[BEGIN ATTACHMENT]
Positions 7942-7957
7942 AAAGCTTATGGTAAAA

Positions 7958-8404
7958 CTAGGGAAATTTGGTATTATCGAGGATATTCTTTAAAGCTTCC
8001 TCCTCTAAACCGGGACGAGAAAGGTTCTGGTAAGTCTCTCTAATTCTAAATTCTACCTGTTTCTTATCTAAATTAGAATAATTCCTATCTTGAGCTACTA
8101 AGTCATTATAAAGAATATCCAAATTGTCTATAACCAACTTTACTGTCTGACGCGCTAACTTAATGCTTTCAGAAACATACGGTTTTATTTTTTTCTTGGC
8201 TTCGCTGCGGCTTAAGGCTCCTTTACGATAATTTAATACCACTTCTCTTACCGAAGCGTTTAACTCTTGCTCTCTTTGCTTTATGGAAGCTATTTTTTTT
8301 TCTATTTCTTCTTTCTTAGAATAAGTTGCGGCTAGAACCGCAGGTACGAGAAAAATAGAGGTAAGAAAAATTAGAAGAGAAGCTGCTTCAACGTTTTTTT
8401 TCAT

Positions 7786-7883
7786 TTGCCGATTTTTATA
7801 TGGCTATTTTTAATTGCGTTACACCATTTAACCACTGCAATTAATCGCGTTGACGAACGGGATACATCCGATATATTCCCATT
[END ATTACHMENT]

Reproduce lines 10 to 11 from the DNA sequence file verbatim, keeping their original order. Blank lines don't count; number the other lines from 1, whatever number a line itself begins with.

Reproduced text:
Positions 7786-7883
7786 TTGCCGATTTTTATA